Questionable ways that environmental concerns and SDGs are being taught to young children

By Michael Hoffman

“Humans are evil, humans destroyed the planet, humans deserve to die.”

Certainly the human race has much on its conscience. Judge and jury in the present instance is a 9-year-old boy. His father worries about him, says Shukan Shincho (July 21). Aren’t his thoughts too somber, too soon?

High on a list of favorite initials nowadays is SDGs – sustainable development goals, 17 in number, adopted in 2015 by all 193 countries of the U.N. General Assembly as a means of saving, if salvation is possible, a planet deeply endangered by the excesses of its most intelligent species. The goals are ambitious and laudable: no poverty, zero hunger, good health, quality education, gender equality, reduced income inequality, clean water and sanitation, action against climate degradation and so on. Another name for SDGs is Agenda 2030 – the target year. We’re halfway there.

If attained – expert opinion is increasingly skeptical – the goals would provide the best living environment the human species has ever enjoyed. It seems a choice between the very best and the very worst. The worst threatens because humans frittered away the best in pursuit of unsustainable development goals. Their sins have come home to roost. No wonder the children are angry. Innocent themselves, they’ll suffer the consequences. “I wonder if I’ll even be alive in 50 years,” frets the 9-year-old introduced above.

“Of course,” says Shukan Shincho, “it’s good that children are being taught about climate change from an early age.” But it has reservations. They boil down to this: Should small children be brooding so darkly on “the evil of the human race”? To the point of mentally sentencing it to death?

The boy’s second grade homeroom teacher is described as a very earnest middle-aged woman whose sense of mission carries her to the point of forgetting, perhaps, how very young her charges are. Whether she means to or not, she seems to be turning them into little avenging angels. “He comes home from school,” says the boy’s father, “demanding, ‘Papa! What’s your company doing for SDGs?”

What papa says in reply we’re not told; perhaps, “I don’t run the company, I just work there.” Would the child be satisfied with that?

As with school, so with business. Here, says Shukan Shincho, the zealous teacher’s role is played by the business daily Nihon Keizai Shimbun, which advocates renewable energy and tars enterprises hooked on carbon. One executive grumbles, “Nikkei writes what it writes but takes no responsibility if businesses and society suffer in consequence.” Another addresses the dilemma faced most acutely by developing nations: Must they sacrifice cheap dirty coal and rapid catch-up development for expensive clean renewable energy that may retard economic growth?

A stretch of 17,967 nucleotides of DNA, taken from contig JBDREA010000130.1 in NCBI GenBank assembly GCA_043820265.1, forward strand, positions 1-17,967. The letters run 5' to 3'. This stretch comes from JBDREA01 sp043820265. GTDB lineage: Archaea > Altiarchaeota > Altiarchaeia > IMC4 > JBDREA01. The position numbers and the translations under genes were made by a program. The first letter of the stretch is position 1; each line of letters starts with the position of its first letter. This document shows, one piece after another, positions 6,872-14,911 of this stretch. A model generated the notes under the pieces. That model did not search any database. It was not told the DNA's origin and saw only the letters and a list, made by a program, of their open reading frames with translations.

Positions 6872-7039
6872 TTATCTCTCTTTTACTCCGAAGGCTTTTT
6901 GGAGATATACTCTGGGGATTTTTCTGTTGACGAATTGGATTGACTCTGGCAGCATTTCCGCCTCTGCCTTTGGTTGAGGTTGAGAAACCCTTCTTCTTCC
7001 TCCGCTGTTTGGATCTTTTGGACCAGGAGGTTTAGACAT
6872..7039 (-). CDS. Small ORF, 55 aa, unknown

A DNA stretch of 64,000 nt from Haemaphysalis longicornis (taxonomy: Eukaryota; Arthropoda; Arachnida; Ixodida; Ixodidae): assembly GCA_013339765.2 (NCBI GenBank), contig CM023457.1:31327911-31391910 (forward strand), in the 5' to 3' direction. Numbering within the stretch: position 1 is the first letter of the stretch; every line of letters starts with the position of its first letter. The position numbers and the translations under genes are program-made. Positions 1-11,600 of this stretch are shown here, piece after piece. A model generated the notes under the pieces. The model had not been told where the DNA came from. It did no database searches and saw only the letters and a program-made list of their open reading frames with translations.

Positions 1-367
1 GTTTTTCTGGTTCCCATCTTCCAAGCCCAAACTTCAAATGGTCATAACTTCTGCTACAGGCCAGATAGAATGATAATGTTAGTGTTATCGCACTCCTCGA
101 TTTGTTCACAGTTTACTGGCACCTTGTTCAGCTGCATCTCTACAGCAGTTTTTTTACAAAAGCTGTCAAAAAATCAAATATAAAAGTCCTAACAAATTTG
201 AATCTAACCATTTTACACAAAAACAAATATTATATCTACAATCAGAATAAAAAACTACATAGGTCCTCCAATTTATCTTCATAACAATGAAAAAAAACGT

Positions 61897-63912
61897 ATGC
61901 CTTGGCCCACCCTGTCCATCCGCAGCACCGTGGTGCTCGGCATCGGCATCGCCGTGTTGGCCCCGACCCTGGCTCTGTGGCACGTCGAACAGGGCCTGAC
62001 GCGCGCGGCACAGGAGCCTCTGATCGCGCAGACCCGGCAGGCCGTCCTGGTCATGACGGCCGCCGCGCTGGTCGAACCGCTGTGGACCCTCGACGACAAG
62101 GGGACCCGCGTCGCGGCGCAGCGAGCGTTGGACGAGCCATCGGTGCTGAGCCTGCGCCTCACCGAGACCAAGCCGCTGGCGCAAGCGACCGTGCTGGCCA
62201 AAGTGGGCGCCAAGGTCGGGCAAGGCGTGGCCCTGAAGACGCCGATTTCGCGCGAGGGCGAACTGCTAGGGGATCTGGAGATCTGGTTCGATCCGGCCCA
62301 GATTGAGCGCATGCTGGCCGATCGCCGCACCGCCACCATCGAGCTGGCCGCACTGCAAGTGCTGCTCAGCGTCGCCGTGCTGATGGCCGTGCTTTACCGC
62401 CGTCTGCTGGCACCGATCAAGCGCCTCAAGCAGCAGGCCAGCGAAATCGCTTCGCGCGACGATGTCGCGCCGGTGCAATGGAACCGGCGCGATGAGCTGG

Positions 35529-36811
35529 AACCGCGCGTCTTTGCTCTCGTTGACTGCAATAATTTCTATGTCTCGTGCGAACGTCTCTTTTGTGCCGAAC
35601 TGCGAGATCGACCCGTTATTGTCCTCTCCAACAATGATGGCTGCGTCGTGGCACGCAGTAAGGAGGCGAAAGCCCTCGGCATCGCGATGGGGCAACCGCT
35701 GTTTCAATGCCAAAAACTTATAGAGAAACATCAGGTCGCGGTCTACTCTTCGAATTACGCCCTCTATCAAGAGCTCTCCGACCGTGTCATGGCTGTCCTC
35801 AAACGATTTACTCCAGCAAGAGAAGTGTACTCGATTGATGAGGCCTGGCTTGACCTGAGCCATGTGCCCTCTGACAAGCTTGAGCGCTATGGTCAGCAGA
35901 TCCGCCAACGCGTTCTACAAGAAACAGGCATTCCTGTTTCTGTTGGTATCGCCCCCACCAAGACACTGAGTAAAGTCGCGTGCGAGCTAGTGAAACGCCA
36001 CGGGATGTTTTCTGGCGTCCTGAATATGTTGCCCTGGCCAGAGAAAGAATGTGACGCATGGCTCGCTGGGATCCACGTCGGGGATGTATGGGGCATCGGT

New concepts are arising, expressed by terminology like “the global commons,” “planetary justice” and the like. They reflect expanded human horizons traditionally bounded by self, community, nation. We’ll get there, Shukan Shincho suggests, but not immediately.

Other issues aside – chief among them being humankind’s centuries-long fixation on economic growth above all other concerns – Covid-19 has had a disastrous impact. The U.N.’s Sustainable Development Goals Report for 2021, a year into the epidemic, makes grim reading. It speaks of more than 100 million people worldwide pushed back into extreme poverty, of an additional 100 million children denied access to education; of women suffering increased domestic violence and various other evils of human relations that fall disproportionately on them – child marriage, for example, and underpaid labor.

The report is ultimately hopeful; Agenda 2030 is not out of reach. But time is short and challenges mount. In 2030 the nine-year-old boy will be 17. What will he be saying then?

© Japan Today

©2022 GPlusMedia Inc.

Login to comment

Agree these lofty SDGs must be done well and not just churn out an army of out of touch and angry ‘Greta’s’ who only serve more division and uniformed judgement and scorn unto the world. The SDGs goal isn’t to create ‘activists’ who only focus on problems, it’s to create a generation focused on ‘solutions’. I guess the hope is that the seed is planted early, and that discussions and understanding regarding the many global challenges we face will inevitably become more sophisticated and focused on solid, pragmatic progress and solutions. Unfortunately the SDG goals are not something fluffy characters singing songs can solve, nor can it be simplified to things like ‘turn your lights off’ to help the environment which is pretty much the current level of understanding here. Japan is a culture notoriously bad a facing the big challenges head on, so at least the SDGs is a framework wide reaching enough to make people at least start to think critically about the problems of the day, and more importantly what can be done.